Fishing Medium Diving Crankbaits for Bass




1. Medium diving square bills

2. Medium diving circuit board bills

3. Medium diving round bills

4. Medium diving flat sided crankbaits

5. Medium diving coffin bills

I think a medium diving crankbait is one of the most overlooked baits when it comes to pre/post spawn bass. Being
right in-between a shallow diving crankbait and a deep diving
crankbait a medium diving crankbait offers the best of both worlds.
Generally the bodies of medium diving crankbaits will be larger than
the shallow diving crankbaits, and smaller than deep diving cranks.
It’s important to have a medium diving crank wherever you go
because they can be used in many scenarios. Some of the best times
you can be throwing a medium diving crankbait is when those pre-spawn
bass are mid way up into the shallows and when the post spawn bass
are moving back into deep water. Its always important to take the medium
cranks composition and floating rate into consideration before you
use it. This may affect the action of the bait and the way you use

to use a medium diving crankbait:

  • (6-12ft): Underwater points (pre spawn / spawn / post spawn)

  • flats with low vegetation and hard bottom, or with vegetation and rip the crankbait right through (pre spawn /spawn / post spawn)

  • rip rap (post spawn)

use medium diving crankbaits there:

  • Pre-spawn bass are hungry because of the slow winter and they are keeping their eyes open for an easy meal, run a medium diving crank by them
    when they are on their way to the shallows and you may bring some in the boat

  • Post-spawn bass are starting to spread out everywhere and some of the
    bigger fish are going deep, this is a good chance to catch them in
    the mid waters


  • The time of year to use a medium crank is during the pre spawn and post
    spawn times, when this happens is dependent on where you are fishing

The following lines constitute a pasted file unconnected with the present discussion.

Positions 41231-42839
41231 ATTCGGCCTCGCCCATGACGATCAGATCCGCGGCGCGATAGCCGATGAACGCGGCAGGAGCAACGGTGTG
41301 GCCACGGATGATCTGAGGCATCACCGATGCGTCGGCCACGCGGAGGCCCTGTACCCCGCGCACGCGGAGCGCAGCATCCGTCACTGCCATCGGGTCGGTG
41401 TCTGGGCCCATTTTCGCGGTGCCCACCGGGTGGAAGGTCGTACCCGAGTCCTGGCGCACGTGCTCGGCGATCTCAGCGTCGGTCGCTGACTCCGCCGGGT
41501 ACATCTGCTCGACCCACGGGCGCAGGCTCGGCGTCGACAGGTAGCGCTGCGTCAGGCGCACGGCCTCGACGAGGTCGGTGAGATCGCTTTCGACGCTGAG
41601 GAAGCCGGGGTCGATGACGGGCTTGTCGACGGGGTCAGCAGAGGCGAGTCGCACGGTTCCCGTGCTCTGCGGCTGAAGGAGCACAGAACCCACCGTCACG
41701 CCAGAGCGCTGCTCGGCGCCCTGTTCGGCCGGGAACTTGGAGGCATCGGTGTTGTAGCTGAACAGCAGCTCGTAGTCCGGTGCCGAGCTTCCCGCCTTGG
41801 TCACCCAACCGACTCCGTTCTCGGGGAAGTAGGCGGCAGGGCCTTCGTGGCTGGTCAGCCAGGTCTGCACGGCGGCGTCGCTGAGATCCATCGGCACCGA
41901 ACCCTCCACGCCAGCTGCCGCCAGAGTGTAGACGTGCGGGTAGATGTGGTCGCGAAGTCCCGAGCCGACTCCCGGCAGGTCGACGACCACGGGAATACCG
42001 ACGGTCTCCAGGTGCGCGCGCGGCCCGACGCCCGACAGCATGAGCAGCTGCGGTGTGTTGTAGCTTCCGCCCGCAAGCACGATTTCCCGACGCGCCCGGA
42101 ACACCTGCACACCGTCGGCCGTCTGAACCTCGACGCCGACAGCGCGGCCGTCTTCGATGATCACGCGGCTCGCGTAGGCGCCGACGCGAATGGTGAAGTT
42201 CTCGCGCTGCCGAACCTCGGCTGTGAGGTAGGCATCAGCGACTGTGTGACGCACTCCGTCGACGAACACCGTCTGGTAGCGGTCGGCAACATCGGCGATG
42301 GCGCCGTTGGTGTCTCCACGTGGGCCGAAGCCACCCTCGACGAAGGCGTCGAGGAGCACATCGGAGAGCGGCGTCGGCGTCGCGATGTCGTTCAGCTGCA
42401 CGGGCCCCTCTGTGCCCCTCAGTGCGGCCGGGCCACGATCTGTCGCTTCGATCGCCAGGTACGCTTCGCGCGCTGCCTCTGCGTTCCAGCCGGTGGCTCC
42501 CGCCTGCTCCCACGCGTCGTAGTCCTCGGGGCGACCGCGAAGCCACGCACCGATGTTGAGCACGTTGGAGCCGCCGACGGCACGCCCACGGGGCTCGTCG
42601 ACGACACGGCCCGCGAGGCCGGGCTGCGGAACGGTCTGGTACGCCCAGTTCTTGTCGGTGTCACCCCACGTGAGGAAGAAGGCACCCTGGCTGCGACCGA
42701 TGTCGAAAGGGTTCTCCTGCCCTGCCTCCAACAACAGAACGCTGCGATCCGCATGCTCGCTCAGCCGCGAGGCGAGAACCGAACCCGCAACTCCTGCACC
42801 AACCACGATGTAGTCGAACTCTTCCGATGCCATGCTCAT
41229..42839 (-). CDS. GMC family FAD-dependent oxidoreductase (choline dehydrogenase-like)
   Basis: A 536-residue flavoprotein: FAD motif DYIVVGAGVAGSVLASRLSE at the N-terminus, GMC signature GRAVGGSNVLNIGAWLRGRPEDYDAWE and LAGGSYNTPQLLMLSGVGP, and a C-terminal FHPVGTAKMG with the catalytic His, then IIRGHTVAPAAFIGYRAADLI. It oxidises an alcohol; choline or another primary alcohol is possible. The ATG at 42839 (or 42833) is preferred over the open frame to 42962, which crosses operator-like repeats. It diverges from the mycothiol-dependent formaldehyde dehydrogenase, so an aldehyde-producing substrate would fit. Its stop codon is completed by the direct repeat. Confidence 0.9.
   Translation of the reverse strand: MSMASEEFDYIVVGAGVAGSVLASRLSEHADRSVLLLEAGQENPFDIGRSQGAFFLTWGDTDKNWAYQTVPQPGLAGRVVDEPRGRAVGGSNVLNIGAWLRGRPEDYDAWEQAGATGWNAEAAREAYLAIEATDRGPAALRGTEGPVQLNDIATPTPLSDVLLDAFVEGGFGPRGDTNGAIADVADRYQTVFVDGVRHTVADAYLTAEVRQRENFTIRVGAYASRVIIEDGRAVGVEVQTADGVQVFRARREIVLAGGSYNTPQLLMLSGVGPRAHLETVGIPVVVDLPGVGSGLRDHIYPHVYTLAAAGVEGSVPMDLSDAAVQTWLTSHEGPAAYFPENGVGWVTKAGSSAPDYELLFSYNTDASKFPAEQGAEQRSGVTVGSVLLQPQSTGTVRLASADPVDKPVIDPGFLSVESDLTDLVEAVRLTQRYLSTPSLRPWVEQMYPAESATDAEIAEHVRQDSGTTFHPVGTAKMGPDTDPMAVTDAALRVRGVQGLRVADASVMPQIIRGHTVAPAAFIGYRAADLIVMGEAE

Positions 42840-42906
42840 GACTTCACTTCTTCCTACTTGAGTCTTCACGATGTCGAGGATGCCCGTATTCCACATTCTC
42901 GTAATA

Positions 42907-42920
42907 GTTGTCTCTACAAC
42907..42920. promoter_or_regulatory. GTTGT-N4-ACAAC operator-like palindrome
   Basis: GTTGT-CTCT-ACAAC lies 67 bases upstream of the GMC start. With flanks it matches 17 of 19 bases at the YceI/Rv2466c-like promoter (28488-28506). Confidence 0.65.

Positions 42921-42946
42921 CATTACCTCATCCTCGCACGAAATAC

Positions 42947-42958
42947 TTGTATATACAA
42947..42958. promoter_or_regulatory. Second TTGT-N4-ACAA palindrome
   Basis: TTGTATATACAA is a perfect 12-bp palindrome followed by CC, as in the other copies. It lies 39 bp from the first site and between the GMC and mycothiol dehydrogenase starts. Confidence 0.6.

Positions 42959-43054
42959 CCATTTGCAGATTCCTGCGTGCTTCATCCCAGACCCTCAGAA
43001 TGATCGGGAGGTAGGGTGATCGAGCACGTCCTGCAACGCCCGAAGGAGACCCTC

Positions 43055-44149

but once the water temp in starts to rise in the upper 40’s to lower
    50’s is typically when the bass move up and then once you stop seeing
    the bass on beds which is when the retreat starts

to fish a medium diving crankbait:

  • Spring: relatively slow, or stop and go retrieve at slow to medium pace

  • Summer: fast, or stop and go retrieve at fast pace

  • Fall: slow back down, or stop and go retrieve at medium to slow pace

  • Winter: very slow, or stop and go retrieve at very slow pace

  • Hold your rod tip slightly (almost horizontal) down to achieve the crankbaits maximum depth
    and bottom contact

  • Cast far for the maximum time in the strike zone

  • Hold the rod to the side a fair amount to feel what is happening to your bait

gear to use:

  • ROD: Anywhere from a 6’10” to a 7’4” rod is mostly preferred,
    Power: Medium Heavy, Action: medium fast

  • REEL: 5:4:1- 6:4:1 gear ratio reels

  • LINE: 12-14 lb fluorocarbon or 20-30 (braid) to a fluorocarbon leader

colors to use and when:

Just like deep diving crankbaits:

patterns similar to the prey for the bass in your lake. This may
include bluegill, sunfish, perch, and multiple varieties of shad.
During the bass spawn bluegill are always trying to snack on their
eggs.  If you are fishing clear water then using natural patterns
and colors like bluegill, sunfish, perch, shiner, shad, will yield
more results. When the water is clear the bass will be able to see
your lure very well so it’s best to stick with a natural
presentation that the bass are currently used to seeing. When the
water is more stained or murky then switch to the brighter colors
like: white, yellow, blue, and chartreuse. In murky waters with low visibility you need something bright and
colorful to get their attention. When the visibility goes
down for a given period of time, those bass are relying more on the
vibrations given off and pressure changes created by other moving
fish so they can eat and defend their territory. So In these
murky/muddy situations you can switch to a crankbait with a very wide
wobble to push more water side to side with every left to right
motion therefore creating a higher percent chance of those bass
feeling the bait. Add some rattles to that wide wobble and you have a
very effective crankbait for dirty waters.

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